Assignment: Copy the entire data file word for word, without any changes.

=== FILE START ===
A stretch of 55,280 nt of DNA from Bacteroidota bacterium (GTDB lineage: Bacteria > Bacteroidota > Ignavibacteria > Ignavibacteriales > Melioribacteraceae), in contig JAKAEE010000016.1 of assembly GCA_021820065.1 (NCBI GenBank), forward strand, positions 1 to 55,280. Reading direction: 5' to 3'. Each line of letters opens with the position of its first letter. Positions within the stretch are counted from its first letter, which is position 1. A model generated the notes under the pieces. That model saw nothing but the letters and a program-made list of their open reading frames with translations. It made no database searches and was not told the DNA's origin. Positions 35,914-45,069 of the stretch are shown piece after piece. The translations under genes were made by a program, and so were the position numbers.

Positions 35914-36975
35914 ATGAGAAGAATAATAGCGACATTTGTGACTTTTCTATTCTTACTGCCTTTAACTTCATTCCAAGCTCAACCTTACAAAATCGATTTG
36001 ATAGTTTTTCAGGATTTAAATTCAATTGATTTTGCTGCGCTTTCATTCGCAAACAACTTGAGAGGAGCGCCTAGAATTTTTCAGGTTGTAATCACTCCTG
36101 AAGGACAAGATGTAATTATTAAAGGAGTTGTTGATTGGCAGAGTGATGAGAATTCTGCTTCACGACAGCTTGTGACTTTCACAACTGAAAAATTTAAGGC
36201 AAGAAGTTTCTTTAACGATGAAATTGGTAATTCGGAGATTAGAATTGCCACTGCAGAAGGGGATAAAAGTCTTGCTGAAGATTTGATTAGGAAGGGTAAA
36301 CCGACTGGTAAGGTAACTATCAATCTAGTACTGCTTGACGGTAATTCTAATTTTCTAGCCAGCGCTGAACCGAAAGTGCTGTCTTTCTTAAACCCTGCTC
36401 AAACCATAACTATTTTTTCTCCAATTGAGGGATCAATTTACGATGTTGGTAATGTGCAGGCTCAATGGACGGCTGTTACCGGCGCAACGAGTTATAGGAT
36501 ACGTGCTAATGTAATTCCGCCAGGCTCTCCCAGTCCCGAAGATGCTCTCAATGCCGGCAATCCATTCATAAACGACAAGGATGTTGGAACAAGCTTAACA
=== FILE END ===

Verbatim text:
A stretch of 55,280 nt of DNA from Bacteroidota bacterium (GTDB lineage: Bacteria > Bacteroidota > Ignavibacteria > Ignavibacteriales > Melioribacteraceae), in contig JAKAEE010000016.1 of assembly GCA_021820065.1 (NCBI GenBank), forward strand, positions 1 to 55,280. Reading direction: 5' to 3'. Each line of letters opens with the position of its first letter. Positions within the stretch are counted from its first letter, which is position 1. A model generated the notes under the pieces. That model saw nothing but the letters and a program-made list of their open reading frames with translations. It made no database searches and was not told the DNA's origin. Positions 35,914-45,069 of the stretch are shown piece after piece. The translations under genes were made by a program, and so were the position numbers.

Positions 35914-36975
35914 ATGAGAAGAATAATAGCGACATTTGTGACTTTTCTATTCTTACTGCCTTTAACTTCATTCCAAGCTCAACCTTACAAAATCGATTTG
36001 ATAGTTTTTCAGGATTTAAATTCAATTGATTTTGCTGCGCTTTCATTCGCAAACAACTTGAGAGGAGCGCCTAGAATTTTTCAGGTTGTAATCACTCCTG
36101 AAGGACAAGATGTAATTATTAAAGGAGTTGTTGATTGGCAGAGTGATGAGAATTCTGCTTCACGACAGCTTGTGACTTTCACAACTGAAAAATTTAAGGC
36201 AAGAAGTTTCTTTAACGATGAAATTGGTAATTCGGAGATTAGAATTGCCACTGCAGAAGGGGATAAAAGTCTTGCTGAAGATTTGATTAGGAAGGGTAAA
36301 CCGACTGGTAAGGTAACTATCAATCTAGTACTGCTTGACGGTAATTCTAATTTTCTAGCCAGCGCTGAACCGAAAGTGCTGTCTTTCTTAAACCCTGCTC
36401 AAACCATAACTATTTTTTCTCCAATTGAGGGATCAATTTACGATGTTGGTAATGTGCAGGCTCAATGGACGGCTGTTACCGGCGCAACGAGTTATAGGAT
36501 ACGTGCTAATGTAATTCCGCCAGGCTCTCCCAGTCCCGAAGATGCTCTCAATGCCGGCAATCCATTCATAAACGACAAGGATGTTGGAACAAGCTTAACA